Every few weeks, you see a bunch of stories warning that Windows XP will meets its demise on April 8, when Microsoft stops supporting the 12-year-old version of Windows, including ending security updates for the world's second-most widely used version of Windows. XP will reach what Microsoft calls "end of life" on April 8, but it will hardly die. XP-based PCs will run the same on April 9 as they did on April 7, and they'll be as secure on April 9 as they were on April 7.
I understand why Microsoft, PC vendors, and IT consultants are screaming over the "death of XP": They want to scare XP-using companies and individuals — who comprise a whopping 30 percent of the customer base seven years after its successor's debut — into buying new PCs, or at least getting new licenses and consulting gigs. FUD is the unfortunately common MO for tech companies' sales staffs. But I'm not certain why so many tech writers repeat this foolishness.
Some tech writers have joined the "XP will die" bandwagon out of sincerity, some of mindless repetition of whatever press releases come their way. One who's joined the bandwagon out of sincerity is Ars Technica's Peter Bright, who strongly believes that users should switch to Windows 8.1 (or at least Windows 7) because the new Windows is much more secure and is actively maintained by Microsoft.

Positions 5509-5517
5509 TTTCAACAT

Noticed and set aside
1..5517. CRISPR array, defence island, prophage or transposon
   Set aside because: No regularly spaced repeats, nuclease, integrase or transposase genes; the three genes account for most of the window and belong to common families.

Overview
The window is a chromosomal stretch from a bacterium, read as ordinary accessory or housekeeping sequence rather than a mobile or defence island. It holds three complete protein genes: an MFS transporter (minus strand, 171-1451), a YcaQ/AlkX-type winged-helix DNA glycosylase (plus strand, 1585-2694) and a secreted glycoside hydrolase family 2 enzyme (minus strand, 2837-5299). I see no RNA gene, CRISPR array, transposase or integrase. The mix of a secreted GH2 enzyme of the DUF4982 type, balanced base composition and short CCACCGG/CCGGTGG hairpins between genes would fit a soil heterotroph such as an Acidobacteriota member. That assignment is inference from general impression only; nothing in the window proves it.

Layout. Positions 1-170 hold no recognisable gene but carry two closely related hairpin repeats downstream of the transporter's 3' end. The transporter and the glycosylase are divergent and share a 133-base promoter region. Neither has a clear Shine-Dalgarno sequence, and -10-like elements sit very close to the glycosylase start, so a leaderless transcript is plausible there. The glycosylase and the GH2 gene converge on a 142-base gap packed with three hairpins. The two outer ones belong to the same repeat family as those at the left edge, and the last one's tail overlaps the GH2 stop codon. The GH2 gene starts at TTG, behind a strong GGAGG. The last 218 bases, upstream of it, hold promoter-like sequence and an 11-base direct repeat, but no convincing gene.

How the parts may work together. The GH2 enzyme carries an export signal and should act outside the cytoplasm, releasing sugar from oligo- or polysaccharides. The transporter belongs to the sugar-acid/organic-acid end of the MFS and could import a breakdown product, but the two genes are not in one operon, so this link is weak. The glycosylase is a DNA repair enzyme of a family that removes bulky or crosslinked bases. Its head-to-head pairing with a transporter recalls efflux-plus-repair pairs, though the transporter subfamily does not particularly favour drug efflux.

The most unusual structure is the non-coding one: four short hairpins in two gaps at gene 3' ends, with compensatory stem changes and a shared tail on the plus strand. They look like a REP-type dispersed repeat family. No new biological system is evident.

I recently called him out on Twitter about a story he wrote whose headline said XP was about to die, and we had a Twitter exchange about the whole issue. (To be fair, his actual story was more nuanced, and I know that writers rarely write their own headlines.) He argues that hanging on to XP means greater risk over time, whether of peripherals and applications not working on it or of unpatched security holes getting exploits from hackers who don't have to worry about Microsoft's eventual remediation getting in their way.
Both fears are theoretically true, but it doesn't mean XP is dying — or that users will be any worse off after Microsoft ends support for Windows XP than they were before it. XP itself will not change, so the pros and cons of XP will remain the same as they are now for at least months to come. I also know that if large groups of users keep running XP, third parties will fill in many of the major security gaps and ensure application compatibility — as they've been doing since 2007 through all three successors to Windows XP!
Microsoft and the PC makers don't like that fact, so they want to panic users to switch. The problem is that Microsoft and PC makers have created much of the reason that people cling to Windows XP in the first place, and I don't believe there's an easy way out of the dilemma they created for themselves.
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